King’s summit bridges political gender gaps

In order for women to become a more representative part of the political system, we need to change the way we think about politics and gender. But until that happens, women will remain on the fringes of power, according to one King’s University College professor.

“Even when women secure a position in office, getting gender issues on the agenda continues to be a massive challenge,” said Allyson Parkin, a Social Justice & Peace Studies professor.

“Acknowledging difference among women is also a key issue. The focus still seems to be on getting white, middle-class women into office. Yet we need to think about how different markers – race, religion, ethnicity and able-bodiedness – mean our public leadership does not look like many of the people in our community.

“It is crucially important to get a wide range of voices ‘at the table’ to ensure our community development and leadership reflects our communities.”

King’s University College professor Allyson Larkin recently organized a Women’s Political Summit to address the continuing gender gap in politics and how mindsets need to be transformed to create more opportunities for women who choose to enter the political ring.

Paul Mayne // Western NewsKing’s University College professor Allyson Larkin recently organized a Women’s Political Summit to address the continuing gender gap in politics and how mindsets need to be transformed to create more opportunities for women who choose to enter the political ring.

A recent Women’s Political Summit, held at King’s, brought together 100 women, including city councilors, city administrators, First Nations chiefs, community leaders and students, to focus on the ever-widening gender gap in politics and how it needs to be addressed.

The idea came out of a mentorship program Larkin began at the Western affiliate with former London City Councilor Joni Baechler in 2013. Larkin felt it was important for her students to create a relationship with other women in the community in order to “figure out how the game is played.”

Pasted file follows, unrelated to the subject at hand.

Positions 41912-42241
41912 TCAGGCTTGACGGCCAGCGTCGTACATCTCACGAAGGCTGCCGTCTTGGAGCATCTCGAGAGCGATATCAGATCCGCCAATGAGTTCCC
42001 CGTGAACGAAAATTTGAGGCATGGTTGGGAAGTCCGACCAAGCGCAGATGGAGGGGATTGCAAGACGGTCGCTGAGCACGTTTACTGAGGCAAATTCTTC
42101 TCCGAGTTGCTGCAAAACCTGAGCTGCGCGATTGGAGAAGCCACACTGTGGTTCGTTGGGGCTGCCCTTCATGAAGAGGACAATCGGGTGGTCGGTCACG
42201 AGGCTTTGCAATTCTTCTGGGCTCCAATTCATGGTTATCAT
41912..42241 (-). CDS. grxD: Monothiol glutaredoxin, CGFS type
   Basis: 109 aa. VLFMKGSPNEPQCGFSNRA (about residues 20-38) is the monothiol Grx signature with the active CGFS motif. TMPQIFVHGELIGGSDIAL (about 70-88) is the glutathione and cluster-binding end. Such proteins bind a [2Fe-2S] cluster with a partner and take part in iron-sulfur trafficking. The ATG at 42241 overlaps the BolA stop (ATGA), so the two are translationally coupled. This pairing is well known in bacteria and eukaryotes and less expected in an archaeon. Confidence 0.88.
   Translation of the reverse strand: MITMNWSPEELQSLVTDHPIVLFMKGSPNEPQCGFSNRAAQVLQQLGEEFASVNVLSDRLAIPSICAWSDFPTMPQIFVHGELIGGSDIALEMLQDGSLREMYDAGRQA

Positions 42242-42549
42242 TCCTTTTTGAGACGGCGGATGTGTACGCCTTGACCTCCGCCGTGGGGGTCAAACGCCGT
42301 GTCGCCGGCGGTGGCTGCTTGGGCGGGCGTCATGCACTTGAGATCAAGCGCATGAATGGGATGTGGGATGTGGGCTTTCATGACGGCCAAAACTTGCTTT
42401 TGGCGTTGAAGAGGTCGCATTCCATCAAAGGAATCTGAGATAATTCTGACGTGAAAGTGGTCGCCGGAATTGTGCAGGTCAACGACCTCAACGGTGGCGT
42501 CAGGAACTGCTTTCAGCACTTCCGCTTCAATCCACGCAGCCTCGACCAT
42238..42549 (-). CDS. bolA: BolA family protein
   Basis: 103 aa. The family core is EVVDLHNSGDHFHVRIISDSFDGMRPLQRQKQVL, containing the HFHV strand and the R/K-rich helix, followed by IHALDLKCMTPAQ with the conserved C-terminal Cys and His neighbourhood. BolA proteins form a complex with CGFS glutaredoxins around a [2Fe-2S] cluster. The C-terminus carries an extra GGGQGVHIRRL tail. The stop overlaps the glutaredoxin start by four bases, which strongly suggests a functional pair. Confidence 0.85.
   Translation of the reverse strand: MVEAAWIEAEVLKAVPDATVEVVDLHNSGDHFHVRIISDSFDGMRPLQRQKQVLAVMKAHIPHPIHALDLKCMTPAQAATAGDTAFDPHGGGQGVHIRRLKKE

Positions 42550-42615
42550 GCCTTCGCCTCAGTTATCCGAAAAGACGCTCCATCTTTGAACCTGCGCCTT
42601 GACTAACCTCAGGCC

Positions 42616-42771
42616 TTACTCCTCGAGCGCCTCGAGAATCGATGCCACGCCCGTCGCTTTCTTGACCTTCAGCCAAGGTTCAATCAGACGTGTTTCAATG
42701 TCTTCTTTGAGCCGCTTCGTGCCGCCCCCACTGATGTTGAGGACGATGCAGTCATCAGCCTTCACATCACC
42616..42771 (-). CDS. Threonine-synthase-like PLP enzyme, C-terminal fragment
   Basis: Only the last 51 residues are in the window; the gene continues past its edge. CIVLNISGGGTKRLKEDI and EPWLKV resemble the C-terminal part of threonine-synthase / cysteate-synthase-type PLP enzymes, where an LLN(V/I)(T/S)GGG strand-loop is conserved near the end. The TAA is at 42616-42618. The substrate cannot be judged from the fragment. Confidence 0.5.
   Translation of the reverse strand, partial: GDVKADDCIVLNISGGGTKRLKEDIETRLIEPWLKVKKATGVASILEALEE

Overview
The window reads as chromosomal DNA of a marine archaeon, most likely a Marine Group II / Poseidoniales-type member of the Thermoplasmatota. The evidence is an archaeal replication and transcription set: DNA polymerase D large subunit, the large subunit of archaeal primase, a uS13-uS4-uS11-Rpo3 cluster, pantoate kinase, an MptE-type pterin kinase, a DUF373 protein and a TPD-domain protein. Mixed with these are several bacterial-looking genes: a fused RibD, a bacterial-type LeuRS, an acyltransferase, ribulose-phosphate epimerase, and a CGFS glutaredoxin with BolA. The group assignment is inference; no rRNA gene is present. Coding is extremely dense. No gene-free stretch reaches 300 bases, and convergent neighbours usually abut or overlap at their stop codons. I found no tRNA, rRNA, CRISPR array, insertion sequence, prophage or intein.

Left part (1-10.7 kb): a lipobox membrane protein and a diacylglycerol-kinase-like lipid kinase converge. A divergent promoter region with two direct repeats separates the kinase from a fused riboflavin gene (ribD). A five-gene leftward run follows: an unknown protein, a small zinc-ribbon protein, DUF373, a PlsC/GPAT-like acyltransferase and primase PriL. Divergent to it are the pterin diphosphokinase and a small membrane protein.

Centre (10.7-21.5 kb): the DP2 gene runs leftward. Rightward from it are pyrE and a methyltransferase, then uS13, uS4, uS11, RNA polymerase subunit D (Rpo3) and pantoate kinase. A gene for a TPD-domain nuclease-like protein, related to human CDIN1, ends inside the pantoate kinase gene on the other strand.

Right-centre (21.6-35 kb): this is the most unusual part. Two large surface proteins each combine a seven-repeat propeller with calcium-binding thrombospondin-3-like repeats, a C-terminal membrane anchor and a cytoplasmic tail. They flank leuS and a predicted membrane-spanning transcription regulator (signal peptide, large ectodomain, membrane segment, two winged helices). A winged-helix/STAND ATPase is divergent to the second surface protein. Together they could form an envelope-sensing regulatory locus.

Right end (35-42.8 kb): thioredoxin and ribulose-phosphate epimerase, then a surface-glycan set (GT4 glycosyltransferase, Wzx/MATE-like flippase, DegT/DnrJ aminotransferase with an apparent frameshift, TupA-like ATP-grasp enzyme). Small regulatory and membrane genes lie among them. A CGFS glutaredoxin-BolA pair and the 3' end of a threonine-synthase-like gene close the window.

In the 42nd Canadian Parliament, for example, there are a record number of women. However, the numbers are not cause for celebration for many in a country nearly 51 per cent female. There are 88 women among the 338 MPs – that represents 26 per cent of the governing body, up one point from the 41st Parliament. Fifty of those women call the governing caucus home; 42 of them are newcomers to Parliament. However, there were no women on the ballots for 97 of the 338 ridings.

Creating the summit was an opportunity for women in positions of political leadership to get the conversation going.

“Women are torn between wanting to talk about issues related to gender and politics and not wanting to,” Larkin said. “There are those women who are saying gender is only going to be an issue if we make it an issue, and then there are those who have been in politics for years and have tried to play along with the boys’ club, but it has never worked.”

Larkin said her students only get to see the ugliness portrayed in the media – the recent U.S. election being a prime example. When discussing the election in her class – Why did Donald Trump win? How did Hillary Clinton lose? – one female student said race and gender played a role, while two male students suggested she was being a white racist.

“It’s not surprising. We really don’t have the language for talking about it,” Larkin said. “It’s not enough just to say ‘you shouldn’t say that’ because we haven’t fundamentally gotten to that deeper, cultural level where the way gender is talked about, the way race is talked about, is inclusive or respectful. There is just still too much latent sexism and racism.”

There are not a lot of opportunities for women to come together and talk about the different issues they experience politically. Therefore, the summit came at a perfect time.

“For most young women, it’s horrifying to think they’re going to get out there and be mocked for how I look, or my weight,” said Larkin, already working on plans for a second summit. “But young women are also asking ‘Where are we going to make the change?’ They want to be part of the debate and be at the table. That’s where they know the decisions are being made. But the cost is huge.”

Is there a solution to getting a greater female presence in the political arena? Larkin is “skeptically optimistic” that with so many strong and intelligent women ready to be heard, success is only a matter of time.

“We need to be working on multiple fronts. It’s hard because it’s one thing to change an institution – you change its laws and language in its policies. But we’re asking people to rethink something that’s very culturally, deeply, psychoanalytically imbedded – that they typically see men in positions of public leadership. If I could change one thing, right now, it would be the discriminatory thinking, that one gender is being seen as intrinsically more valuable than another, or one race being seen as more powerful than the other.”

For example, Larkin recalled a young female Muslim student who sat quietly in the back of her class last year. She asked her to be part of the mentorship programs and the transformation was “truly amazing.”

“She is a different person. She ran for the Youth Advisory Council in London and has taken on a number of leadership roles in the community now,” Larkin said. “Just to see someone who is afraid to ask a question in class and feels anxiety, to getting that extra push they need, I love when my students find a life that even I couldn’t have imagined. That’s exciting to me.”